The precious metals opened mostly lower to begin the second week or August. Gold prices trickled lower to about $1,256.50/oz after losing much more ground during Friday’s trading session. It seems that the gold market is still smarting from last week’s jobs numbers. Spot silver lost about 0.5% (-8¢) to fall to $16.16/oz. The Platinum Group Metals were mixed, with platinum slightly higher while palladium was mostly unchanged at $866/oz.
Let’s review Friday’s closing numbers:
Gold: $1,258.40/oz (-$9.50, -0.75%)
Silver: $16.24/oz (-41¢, -2.49%)
Platinum: $963/oz (+$1, +0.10%)
Palladium: $865/oz (-$7, -0.80%)
WTI crude: $49.52/bbl (+49¢, +1.00%)
Dow Jones: 22,092.81 (+66.71, +0.30%)
NASDAQ: 6,351.56 (+11.22, +0.18%)
S&P 500: 2,376.83 (+4.67, +0.19%)
Dollar Index: 93.49 (+0.77, +0.83%)
Feeling the Squeeze
It would appear that the precious metals are still getting squeezed by the positive reaction to Friday’s jobs report, which came in above analysts’ expectations. (However, it’s worth noting that the majority of the new jobs added were the lowest-paying service sector positions, which should give the bulls on Wall St at least a little hesitation.)
Stocks in the U.S. still opened higher after rallying to new all-time highs on Friday. The Nasdaq led the way higher while the S&P and Dow were bouncing around unchanged. Shares in Asia were up 0.5% overnight while the European exchanges were mixed.
The dollar also is staging a bit of a comeback thanks to the nonfarm payrolls data. After gaining over 0.8% to end last week, the greenback were mostly flat at 93.5 on the DXY index this morning. Still, its biggest competitor continued to lose ground as the euro fall solidly below $1.18. The 10-year T-note yield was steady at 2.26%.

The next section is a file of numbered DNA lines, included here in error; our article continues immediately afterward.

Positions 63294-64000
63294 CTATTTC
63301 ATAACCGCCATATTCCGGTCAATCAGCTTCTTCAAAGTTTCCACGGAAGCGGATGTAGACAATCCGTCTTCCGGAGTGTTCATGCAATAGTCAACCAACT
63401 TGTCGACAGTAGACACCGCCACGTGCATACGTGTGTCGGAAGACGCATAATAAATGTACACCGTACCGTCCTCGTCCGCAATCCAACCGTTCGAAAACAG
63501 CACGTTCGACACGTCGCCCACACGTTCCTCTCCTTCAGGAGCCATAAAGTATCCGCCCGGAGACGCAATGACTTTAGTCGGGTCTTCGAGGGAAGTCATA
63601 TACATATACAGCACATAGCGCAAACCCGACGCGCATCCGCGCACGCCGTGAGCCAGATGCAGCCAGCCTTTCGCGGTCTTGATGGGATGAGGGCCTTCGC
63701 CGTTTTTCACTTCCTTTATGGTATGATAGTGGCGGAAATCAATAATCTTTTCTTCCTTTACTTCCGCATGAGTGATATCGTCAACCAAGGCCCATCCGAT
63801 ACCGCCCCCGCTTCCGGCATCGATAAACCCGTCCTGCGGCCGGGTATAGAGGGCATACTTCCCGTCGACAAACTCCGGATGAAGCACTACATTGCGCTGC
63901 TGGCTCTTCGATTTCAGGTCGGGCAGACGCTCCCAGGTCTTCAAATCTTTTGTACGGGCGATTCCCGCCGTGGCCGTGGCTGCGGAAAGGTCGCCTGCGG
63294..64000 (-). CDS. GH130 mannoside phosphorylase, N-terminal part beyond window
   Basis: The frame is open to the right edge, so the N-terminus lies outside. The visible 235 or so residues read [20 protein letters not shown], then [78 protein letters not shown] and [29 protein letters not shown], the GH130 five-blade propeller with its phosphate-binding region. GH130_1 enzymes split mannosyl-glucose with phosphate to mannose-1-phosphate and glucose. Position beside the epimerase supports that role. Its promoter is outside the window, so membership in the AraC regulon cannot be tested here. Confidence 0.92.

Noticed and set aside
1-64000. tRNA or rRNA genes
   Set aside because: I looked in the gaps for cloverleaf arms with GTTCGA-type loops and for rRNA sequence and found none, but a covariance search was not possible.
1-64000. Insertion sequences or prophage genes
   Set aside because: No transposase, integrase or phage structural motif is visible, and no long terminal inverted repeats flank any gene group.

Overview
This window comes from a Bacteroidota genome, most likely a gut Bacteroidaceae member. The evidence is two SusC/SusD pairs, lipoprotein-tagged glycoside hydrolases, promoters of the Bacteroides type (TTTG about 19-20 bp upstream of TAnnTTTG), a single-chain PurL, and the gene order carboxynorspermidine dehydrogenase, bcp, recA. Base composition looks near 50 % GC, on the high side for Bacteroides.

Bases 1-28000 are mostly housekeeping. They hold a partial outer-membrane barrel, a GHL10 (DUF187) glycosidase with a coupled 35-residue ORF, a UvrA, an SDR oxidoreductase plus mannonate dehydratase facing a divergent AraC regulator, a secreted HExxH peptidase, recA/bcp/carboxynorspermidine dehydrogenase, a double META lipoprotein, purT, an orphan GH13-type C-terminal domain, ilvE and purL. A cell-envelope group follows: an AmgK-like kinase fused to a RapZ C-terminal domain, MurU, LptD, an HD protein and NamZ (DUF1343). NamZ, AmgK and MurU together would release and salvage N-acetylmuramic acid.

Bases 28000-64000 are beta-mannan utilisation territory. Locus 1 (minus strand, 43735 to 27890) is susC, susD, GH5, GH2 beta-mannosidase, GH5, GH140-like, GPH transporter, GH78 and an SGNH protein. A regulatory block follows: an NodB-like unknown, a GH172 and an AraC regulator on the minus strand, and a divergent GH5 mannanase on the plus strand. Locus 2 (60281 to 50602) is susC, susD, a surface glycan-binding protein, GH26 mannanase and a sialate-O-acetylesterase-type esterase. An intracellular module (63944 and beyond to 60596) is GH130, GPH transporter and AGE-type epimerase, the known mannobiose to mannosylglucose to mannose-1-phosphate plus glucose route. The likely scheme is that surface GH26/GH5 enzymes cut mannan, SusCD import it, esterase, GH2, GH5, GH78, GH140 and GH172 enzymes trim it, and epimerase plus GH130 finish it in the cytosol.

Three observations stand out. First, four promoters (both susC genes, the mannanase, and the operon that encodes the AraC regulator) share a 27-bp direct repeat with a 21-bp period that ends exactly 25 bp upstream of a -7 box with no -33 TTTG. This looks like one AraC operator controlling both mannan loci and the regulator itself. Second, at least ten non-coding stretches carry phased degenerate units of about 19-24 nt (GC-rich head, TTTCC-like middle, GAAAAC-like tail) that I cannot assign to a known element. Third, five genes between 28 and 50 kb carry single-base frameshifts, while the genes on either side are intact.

Nonetheless, investors seem to be betting (bigly) on better economic growth and a weaker U.S. dollar in the near future, according to the inflows into the largest industrial sector ETF last week, which totaled more than a billion dollars! This is seen as a bet against the dollar because a stronger USD necessarily means weaker profit margins for overseas sales, which many industrial firms rely upon.
After a strong rally pushed crude oil prices back near $50 per barrel, both international benchmarks fell during early trading on Monday. Both WTI crude and Brent crude lost about 70¢, or 1.3%. Although OPEC member nations have been largely compliant with the organizations production cuts that began last winter, growing crude stockpiles may portend another late summer swoon for the oil market.
The opinions and forecasts herein are provided solely for informational purposes, and should not be used or construed as an offer, solicitation, or recommendation to buy or sell any product.